I recently attended a house party as the guest of a friend. I didn’t know anyone at the party other than the friend who took me. At one point, my friend went to find the bathroom, and I was hovering around the edge of the room when a guy approached and introduced himself to me. Within no time, the standard Washington DC introductory question was asked, “What do you do?” Now, a good friend and colleague of mine once told me that he tells people that he’s an electrician when someone asks because it doesn’t usually involve any follow-up questions. That being said, I was honest and said that I was the musician for an Episcopal church.

My new friend looked at me with some disbelief and said, “Really?” “Yep!” I replied. He then asked, “Why do you believe that stuff?” Not knowing exactly what stuff he was talking about, I offered an uncomfortable laugh and then proceeded to elaborate that I was (obviously) not homophobic, I believe that women are completely equal to men, I practice yoga, I don’t think God is sending everyone to Hell who doesn’t agree with the Bible, I accept the science of the earth revolving around the sun, evolution, and climate change, and that Pat Robertson and his closest friends don’t speak for me and my beliefs on most issues. All the while, I was looking longingly for my friend to return from the restroom and get me out of this interrogation.

The guy nodded along with me and said “That’s great. But, you haven’t answered to me why you believe in God.” I admit to being a bit surprised by his continued questioning, although I also recognized he was absolutely right. It’s easy for me to say what I believe (though often easier to say what I don’t believe). I could recite the Nicene Creed, or quote lines from hymns that share my belief, but I’m not sure I’ve ever been flat out asked why I believe.

I asked the guy if we could continue the conversation later, and he responded affirmatively – inviting me to find him on Facebook. I’ll admit that my mind spent the rest of the party thinking through his question even as I made small talk with others.

After a few days of thinking, I sent him the following message:

OK, you obviously caught me a bit off-guard the other night. And I hope I didn’t come across as sounding defensive in my answers. But I think you might be the first person to ask me why. Please don’t misunderstand my inability to answer you as being simple-minded or having accepted everything about my faith blindly. I probably have questioned my religious convictions as thoroughly as just about anyone else, but I continue to believe. I believe because I see evidence all around me every day. From gorgeous natural beauty in creation to the way my dog curls up to me on my couch – my mind can’t accept that this all happened just by happenstance. I’ve been in love before – I know that love is as real as anything I can see directly in front of me. But, I don’t know that I could ever prove to you or someone else that love exists. You have to experience it once to know how real it is. And I experience God when I hear music that can move me emotionally just because of the way the sounds are produced together.  Sometimes it is a sensation I get when hearing a large symphony playing music that makes my spine tingle and the hair on the back of my neck stand up, and other times I can get that same sense from the solitary voice of a child singing with so much enthusiasm that you’d think her life depended on it. Yes, I know Christianity is responsible for lots of bad things that have happened throughout history, but it also produced some of the world’s greatest leaders who have made the world a better place because of their beliefs.  Also, it has provided a catalyst for great beauty in the world – from the paintings of Caravaggio, Rembrandt, Michelangelo to the musical compositions of Palestrina, Mozart, and Bach. I don’t have the answers to all of the questions and there are plenty of things that don’t make sense to me. I believe that Jesus came to teach us how to live a truly fulfilled life. His teachings were so radical and different from the normal way of life, that he suffered the ultimate punishment for it – and I believe there’s much to be learned from that.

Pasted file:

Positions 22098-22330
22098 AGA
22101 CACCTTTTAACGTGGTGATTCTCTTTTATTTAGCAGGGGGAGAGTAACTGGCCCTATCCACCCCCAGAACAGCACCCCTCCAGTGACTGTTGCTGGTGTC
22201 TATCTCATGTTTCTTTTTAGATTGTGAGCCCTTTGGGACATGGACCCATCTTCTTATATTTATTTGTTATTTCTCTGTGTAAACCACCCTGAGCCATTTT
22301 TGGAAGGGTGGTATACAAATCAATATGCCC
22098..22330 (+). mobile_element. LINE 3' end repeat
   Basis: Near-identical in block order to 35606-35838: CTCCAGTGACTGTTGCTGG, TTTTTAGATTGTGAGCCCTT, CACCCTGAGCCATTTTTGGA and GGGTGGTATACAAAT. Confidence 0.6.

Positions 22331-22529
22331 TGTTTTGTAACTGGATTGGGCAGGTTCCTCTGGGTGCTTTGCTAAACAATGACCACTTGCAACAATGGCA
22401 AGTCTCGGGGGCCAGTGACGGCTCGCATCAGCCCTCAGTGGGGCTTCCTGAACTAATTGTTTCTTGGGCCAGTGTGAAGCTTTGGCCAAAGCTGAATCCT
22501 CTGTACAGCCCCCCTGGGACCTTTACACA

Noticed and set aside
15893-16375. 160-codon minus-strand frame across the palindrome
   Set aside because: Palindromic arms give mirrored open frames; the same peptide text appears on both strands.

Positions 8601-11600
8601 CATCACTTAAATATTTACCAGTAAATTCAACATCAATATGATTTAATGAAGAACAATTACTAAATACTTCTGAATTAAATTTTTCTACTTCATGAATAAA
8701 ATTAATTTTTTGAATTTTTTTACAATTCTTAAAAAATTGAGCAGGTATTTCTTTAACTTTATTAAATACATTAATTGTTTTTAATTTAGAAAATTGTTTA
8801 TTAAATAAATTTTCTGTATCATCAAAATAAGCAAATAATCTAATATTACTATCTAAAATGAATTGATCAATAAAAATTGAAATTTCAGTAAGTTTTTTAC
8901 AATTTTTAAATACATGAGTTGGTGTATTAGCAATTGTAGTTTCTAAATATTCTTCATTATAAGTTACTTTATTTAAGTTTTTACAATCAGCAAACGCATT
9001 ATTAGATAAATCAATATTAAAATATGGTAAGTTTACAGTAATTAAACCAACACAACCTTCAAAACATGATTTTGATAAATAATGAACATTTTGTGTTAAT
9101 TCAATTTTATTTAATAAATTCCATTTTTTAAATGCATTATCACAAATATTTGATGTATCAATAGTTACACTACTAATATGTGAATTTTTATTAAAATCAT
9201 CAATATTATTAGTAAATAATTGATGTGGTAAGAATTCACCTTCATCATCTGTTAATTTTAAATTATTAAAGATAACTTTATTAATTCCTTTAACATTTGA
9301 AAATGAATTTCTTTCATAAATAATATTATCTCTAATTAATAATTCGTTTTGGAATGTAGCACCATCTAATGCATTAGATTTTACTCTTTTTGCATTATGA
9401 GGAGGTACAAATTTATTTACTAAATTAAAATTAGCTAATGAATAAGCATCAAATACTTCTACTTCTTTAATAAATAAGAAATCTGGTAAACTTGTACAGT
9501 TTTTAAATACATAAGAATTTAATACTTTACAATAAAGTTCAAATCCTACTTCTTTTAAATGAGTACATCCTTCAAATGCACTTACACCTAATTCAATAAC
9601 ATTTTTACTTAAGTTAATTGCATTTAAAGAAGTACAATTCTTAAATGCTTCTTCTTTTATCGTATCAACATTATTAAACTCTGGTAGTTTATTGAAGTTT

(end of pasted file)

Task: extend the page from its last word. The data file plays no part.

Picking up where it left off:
I’m a Christian, but I don’t choose to be one so that I can get into Heaven when I die – my Christianity isn’t a type of supermarket chain reward card that will one day make me thankful that I was part of the club. If there’s nothing after this life on earth, I’m still fine with having lived my life as a Christian. I’d like to think that I will have lived in such a way of respecting other people regardless of how different they are from me, or of how they have treated me.  I don’t think people should lie to one another, and I think empathy is something everyone should strive to have. I think if we help those all around us, we experience a bit of Heaven right here and now. I admit that one can live under these rules without being a Christian, but for me, it’s why I choose to live that way. And it’s why I go to church (other than the obvious reason that it’s my job!), because I want to be surrounded by other people who are interested in sharing the same journey for the same purpose.

So, that’s my why. You may disagree with me and I can certainly respect that; I ask that you respect my beliefs as well. I’m happy to continue the conversation with you if interested. If not, at least know that I give thanks for your prodding. I have found myself thinking more deeply of all of this ever since you asked. Hope to see you at another party soon!